Here`s another great article:
This post is geared mainly to those of you with intact male puppies who are entering adolescence, although it could apply to others too.
My intact male Lab puppy had the typical socialization experiences that we all try to provide when our puppies are young. He stayed with the litter until about 10 weeks of age. He went to puppy classes that had a short play session in the middle. He went to a puppy play facility once a week. He went to doggy daycare once a week starting at 5 months of age. He played occasionally with dogs that belong to friends and neighbors. During that time, he was a model good citizen with good greeting behaviors.
I started taking him to the dog park once or twice a week when he was six months old. I would only go to two small local parks at times when they weren't very busy (in fact, sometimes we had to wait for another dog to show up!) and never during the weekend or after-work period, or to another busier park during bad weather when it was pretty empty. My goal was to let him run and play off-leash and hopefully also find a temporary playmate with compatible play style. (I don't have many friends who have dogs that would be interested in playing with an adolescent – a bunch of old dogs!) This went pretty well for a few months and he had plenty of great experiences running and wrestling with similar-temperament puppies and adolescents. But there were a few scary incidents thrown in the mix (being pinned over and over by a dog who was a real bully, being aggressively chased and pinned by a dog that should never be at a dog park, etc).
As his testosterone level started cranking up, so did the negative encounters. Some were his own fault for being overly obsessed with smelling a certain dog, or doing a macho swagger thing when approaching other intact male adolescents. But most were not overtly instigated by him at all, and he was "set upon" when he wasn't even looking toward the other dog a few times, due to his "testostaroma". I worked on keeping his energy down upon entry, kept him moving with me, avoided dogs that looked like trouble. But I came to the realization that the dog park was no longer a good place for him, and way too stressful for me. I didn't want the negative encounters to make a permanent change in his view of other dogs. So we stopped going when he was just under a year old, and I was bummed not to have that exercise outlet. (Looking back, I wish I had stopped going a couple months earlier.)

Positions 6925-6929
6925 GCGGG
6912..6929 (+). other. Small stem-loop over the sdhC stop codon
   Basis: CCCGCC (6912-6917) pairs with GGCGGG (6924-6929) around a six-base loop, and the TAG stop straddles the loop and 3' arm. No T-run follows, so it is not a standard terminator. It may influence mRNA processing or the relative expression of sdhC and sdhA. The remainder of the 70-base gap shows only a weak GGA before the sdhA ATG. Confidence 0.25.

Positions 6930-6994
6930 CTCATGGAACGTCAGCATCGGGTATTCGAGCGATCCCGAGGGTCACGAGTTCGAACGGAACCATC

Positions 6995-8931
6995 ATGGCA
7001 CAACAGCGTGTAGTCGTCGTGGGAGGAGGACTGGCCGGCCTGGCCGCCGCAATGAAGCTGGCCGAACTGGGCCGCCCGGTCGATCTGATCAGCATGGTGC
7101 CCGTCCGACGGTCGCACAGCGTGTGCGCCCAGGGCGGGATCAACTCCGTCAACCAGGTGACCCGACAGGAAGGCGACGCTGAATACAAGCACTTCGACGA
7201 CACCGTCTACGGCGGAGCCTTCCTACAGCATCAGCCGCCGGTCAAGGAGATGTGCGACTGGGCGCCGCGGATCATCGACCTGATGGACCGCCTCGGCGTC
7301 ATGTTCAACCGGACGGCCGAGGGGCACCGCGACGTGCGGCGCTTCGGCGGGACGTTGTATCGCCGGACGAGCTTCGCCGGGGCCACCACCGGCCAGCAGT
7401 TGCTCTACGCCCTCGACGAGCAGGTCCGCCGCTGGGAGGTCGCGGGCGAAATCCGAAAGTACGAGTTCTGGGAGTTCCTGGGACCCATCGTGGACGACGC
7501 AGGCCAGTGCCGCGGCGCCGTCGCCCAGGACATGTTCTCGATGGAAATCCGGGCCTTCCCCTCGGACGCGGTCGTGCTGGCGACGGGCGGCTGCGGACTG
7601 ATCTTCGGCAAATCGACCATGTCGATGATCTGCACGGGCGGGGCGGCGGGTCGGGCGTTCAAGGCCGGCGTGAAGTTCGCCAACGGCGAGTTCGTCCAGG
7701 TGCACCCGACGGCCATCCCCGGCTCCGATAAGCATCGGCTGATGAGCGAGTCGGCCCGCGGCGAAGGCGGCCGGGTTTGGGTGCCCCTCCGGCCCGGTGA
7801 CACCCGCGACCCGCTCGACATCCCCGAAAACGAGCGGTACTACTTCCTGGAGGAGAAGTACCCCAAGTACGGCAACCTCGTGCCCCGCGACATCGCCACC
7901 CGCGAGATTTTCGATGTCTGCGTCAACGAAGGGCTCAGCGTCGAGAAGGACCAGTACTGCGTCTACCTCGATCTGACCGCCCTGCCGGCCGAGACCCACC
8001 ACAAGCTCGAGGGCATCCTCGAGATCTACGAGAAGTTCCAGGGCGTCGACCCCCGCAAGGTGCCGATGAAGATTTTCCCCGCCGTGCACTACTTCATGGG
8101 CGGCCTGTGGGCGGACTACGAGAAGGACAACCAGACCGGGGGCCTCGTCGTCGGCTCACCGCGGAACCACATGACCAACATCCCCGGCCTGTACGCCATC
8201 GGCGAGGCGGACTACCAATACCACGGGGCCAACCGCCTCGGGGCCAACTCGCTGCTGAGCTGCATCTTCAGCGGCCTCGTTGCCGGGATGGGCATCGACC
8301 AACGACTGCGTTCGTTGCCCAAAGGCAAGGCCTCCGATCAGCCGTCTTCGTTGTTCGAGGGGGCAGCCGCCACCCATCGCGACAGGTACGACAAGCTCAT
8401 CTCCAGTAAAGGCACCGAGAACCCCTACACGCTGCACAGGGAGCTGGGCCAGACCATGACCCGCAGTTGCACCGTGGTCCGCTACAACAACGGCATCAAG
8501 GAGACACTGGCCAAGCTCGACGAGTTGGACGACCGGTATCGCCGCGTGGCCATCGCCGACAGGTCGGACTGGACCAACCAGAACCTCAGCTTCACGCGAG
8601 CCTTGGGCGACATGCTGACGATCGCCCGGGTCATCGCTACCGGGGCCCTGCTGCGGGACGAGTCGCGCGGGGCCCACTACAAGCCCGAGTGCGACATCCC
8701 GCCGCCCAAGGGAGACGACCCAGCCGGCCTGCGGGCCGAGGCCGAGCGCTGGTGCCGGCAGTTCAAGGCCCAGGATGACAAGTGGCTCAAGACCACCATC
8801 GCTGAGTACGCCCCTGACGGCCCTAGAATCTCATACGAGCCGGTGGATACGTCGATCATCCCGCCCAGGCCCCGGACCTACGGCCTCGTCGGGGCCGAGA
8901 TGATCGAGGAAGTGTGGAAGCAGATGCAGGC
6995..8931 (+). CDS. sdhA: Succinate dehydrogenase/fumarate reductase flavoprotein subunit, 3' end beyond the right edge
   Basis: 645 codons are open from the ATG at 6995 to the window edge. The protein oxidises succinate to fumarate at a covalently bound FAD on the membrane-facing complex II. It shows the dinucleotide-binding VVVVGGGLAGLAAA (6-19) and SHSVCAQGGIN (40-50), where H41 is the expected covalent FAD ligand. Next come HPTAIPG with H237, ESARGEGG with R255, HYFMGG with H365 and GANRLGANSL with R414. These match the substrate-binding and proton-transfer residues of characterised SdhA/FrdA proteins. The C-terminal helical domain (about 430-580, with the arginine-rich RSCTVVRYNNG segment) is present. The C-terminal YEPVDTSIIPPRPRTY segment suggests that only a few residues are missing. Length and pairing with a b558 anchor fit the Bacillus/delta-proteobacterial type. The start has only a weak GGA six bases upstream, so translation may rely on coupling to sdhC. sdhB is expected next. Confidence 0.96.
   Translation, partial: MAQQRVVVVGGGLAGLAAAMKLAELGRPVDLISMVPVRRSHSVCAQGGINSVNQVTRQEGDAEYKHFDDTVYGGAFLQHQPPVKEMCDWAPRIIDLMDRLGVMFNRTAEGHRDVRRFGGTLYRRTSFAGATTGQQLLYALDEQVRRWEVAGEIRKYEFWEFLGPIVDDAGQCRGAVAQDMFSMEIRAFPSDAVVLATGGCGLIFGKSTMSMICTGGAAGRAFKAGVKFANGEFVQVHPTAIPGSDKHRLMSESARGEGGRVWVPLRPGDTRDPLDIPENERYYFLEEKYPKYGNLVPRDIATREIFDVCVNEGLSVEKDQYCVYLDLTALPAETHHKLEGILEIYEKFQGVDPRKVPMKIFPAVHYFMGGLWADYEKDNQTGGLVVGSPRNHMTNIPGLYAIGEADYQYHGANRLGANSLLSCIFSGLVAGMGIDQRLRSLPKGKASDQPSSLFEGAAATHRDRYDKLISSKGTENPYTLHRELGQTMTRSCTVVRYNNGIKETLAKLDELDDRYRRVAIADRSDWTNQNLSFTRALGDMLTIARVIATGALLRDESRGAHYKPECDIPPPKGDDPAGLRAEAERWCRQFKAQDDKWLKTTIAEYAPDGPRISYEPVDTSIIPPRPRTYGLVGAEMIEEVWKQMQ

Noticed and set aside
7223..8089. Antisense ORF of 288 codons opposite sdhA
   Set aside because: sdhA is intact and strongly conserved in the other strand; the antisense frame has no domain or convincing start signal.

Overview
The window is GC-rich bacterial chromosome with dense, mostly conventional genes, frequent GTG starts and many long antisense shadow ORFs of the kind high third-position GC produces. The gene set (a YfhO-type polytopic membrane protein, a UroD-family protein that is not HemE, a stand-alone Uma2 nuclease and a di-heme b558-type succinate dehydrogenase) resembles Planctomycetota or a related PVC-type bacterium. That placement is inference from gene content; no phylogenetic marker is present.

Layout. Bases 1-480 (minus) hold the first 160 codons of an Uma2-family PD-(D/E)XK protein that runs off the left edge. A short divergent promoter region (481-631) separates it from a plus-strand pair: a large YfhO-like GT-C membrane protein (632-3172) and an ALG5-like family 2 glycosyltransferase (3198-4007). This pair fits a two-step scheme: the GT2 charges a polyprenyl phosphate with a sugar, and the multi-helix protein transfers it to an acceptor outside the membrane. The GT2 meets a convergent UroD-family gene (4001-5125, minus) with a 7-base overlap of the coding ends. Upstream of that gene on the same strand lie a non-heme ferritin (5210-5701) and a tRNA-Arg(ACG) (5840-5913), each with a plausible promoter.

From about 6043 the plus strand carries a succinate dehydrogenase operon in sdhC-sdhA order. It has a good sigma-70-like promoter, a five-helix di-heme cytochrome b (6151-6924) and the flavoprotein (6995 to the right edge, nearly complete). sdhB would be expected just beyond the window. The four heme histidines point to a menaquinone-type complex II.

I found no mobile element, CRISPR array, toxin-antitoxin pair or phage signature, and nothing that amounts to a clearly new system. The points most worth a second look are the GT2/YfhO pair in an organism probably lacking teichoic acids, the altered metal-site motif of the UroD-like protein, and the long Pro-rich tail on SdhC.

But we found new places to walk, off-leash as much as possible. (And it had a side benefit of developing a better bond between the two of us, when I wasn't constantly competing with the "you just can't top this" fun of playing with other dogs.) I did not let him greet other dogs while on-leash, but at least once a week, some loose dog would run straight up in his face and there would be a lot of posturing, growling etc. Mine is not the type to back down, so I used everything I could think of to avoid these situations, move away, and work on preventing any escalating reactivity. Honestly, it was really frustrating because mine would have wanted nothing more than to just run around with most of these dogs, rather than being a target of ill will. (PSA – please don't let your dog run up to another dog that is on-leash.)
Fast forward – I got him neutered at 18 months, and he is now 21 months old. Over the last week, we've visited two dog parks. He was fabulous. No issues. He played with some dogs and just greeted a few others that didn't want to play. He moved confidently and with relaxed body language with/through several very large packs of dogs that were with dog walkers, even though a couple dogs growled at him. He stuck with me whenever I moved on to a new spot. Over the last couple months, he's been to two different boarding places where he was put into dog play groups. Great. No issues at all. In a few of our walk spots, I now release him to go play with certain dogs if the owners are up for it, or to greet a loose dog if it seems okay to do so.
The moral to my long-winded story? Do your best to socialize your puppy when he is young. Those early lessons will stay deep in his brain while he goes through the tumultuous adolescent period. Be prepared for a period of time where you may need to cut back on places like dog parks, or more likely, stop going altogether (and do that sooner rather than later). But do keep exposing him to other dogs in positive ways as much as possible, even if it's just seeing them out on walks. You may think he will never be your well-socialized dog again. But then know that all your early work will pay in spades once your puppy is past this period and moving into adulthood!
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